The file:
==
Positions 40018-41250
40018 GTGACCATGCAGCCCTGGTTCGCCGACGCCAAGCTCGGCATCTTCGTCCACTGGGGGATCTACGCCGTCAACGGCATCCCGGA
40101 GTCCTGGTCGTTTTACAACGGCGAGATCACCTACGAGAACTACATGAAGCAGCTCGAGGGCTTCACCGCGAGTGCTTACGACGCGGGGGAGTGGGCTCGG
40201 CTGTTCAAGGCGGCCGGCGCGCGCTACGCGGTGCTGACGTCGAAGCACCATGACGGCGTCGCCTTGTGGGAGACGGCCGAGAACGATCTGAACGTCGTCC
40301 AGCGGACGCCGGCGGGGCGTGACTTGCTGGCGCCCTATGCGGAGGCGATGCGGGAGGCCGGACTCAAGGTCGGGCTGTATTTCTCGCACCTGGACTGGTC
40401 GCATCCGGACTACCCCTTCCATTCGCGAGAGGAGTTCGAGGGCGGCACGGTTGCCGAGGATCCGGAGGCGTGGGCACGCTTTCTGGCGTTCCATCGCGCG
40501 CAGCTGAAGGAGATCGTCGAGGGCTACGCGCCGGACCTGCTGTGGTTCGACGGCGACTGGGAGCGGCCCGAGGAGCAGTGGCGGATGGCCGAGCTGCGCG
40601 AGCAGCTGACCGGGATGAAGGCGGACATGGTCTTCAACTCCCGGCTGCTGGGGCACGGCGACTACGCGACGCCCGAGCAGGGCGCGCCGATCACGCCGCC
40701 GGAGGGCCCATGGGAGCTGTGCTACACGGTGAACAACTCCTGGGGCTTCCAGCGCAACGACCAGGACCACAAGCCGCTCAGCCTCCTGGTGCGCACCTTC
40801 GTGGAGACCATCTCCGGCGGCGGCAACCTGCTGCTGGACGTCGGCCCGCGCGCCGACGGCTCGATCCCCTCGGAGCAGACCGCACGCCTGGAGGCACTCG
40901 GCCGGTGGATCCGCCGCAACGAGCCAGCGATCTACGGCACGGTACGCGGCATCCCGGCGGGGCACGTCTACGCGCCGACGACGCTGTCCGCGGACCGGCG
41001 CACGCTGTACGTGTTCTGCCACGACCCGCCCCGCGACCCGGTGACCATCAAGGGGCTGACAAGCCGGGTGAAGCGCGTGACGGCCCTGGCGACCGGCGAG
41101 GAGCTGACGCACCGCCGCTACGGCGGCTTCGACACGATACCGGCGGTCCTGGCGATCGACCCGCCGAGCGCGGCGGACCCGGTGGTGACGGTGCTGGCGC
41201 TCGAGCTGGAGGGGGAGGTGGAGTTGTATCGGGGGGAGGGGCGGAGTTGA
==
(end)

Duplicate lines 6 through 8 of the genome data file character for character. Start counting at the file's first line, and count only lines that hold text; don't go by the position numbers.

40401 GCATCCGGACTACCCCTTCCATTCGCGAGAGGAGTTCGAGGGCGGCACGGTTGCCGAGGATCCGGAGGCGTGGGCACGCTTTCTGGCGTTCCATCGCGCG
40501 CAGCTGAAGGAGATCGTCGAGGGCTACGCGCCGGACCTGCTGTGGTTCGACGGCGACTGGGAGCGGCCCGAGGAGCAGTGGCGGATGGCCGAGCTGCGCG
40601 AGCAGCTGACCGGGATGAAGGCGGACATGGTCTTCAACTCCCGGCTGCTGGGGCACGGCGACTACGCGACGCCCGAGCAGGGCGCGCCGATCACGCCGCC